Storing frozen embryos from first IVF treatment may be an advantage.
Women who conceived their first child via assisted reproductive technology (ART) and returned for a second baby had better than even probability of getting pregnant again.
After six complete cycles, women who recommenced ART treatment with previously frozen embryos had a cumulative live birth rate of 61% to 88%, depending on assumptions made about the likelihood of success in women who dropped out of treatment, reported Georgina Chambers, PhD, of the University of New South Wales in Sydney, Australia, and colleagues.
For women who started in vitro fertilization (IVF) for their second baby with fresh embryos, cumulative live birth rates were between 51% and 70%.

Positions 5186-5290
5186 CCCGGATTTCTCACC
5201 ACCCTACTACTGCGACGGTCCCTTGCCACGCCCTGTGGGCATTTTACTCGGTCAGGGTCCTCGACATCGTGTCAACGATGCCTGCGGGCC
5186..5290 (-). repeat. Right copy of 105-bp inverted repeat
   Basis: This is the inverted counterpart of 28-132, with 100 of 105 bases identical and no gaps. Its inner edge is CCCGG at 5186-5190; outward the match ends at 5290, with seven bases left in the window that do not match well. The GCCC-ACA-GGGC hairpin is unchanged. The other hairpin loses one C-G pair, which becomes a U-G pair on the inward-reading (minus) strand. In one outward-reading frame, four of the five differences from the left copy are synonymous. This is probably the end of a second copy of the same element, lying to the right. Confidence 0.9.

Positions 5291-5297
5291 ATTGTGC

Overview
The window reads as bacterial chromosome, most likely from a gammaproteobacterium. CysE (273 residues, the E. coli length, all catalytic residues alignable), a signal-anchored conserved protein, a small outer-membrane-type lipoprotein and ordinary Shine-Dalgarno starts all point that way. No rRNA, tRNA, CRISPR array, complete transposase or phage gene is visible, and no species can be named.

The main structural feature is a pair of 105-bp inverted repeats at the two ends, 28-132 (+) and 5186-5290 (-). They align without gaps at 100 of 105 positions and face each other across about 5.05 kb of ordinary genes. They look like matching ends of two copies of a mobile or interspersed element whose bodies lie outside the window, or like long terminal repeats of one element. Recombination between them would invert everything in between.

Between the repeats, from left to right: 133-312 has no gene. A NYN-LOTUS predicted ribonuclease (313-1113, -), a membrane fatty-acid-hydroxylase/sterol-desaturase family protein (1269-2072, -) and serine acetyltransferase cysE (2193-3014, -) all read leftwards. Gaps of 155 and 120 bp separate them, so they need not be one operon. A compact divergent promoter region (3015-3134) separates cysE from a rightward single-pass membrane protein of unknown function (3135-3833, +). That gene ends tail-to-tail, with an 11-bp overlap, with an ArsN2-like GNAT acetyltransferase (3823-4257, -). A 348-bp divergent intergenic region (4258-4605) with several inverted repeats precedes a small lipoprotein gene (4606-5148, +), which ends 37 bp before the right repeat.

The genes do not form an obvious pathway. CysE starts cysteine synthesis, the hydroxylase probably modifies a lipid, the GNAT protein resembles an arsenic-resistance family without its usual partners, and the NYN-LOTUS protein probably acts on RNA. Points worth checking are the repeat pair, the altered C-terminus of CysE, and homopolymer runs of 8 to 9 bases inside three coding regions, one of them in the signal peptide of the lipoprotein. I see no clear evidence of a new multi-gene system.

Women who conceived a child via ART, 43% returned to treatment for a subsequent pregnancy.
This is important because most couples want more than one child. And those that had to use IVF to achieve their first baby are likely to need IVF again.
The live birth rate in the first complete cycle was 43.4% for those who used a frozen embryo from the previous treatment, and 31.3% for women who started a new ovarian stimulation cycle. Although cycle-specific live birth rates declined in successive cycles, cumulative live birth rates increased for all age groups up to six cycles.
Among women younger than 30, live birth rates were similar for those who started their second treatment with previously frozen or fresh embryos. Yet for older women, live birth rates were better for those who used frozen embryos.
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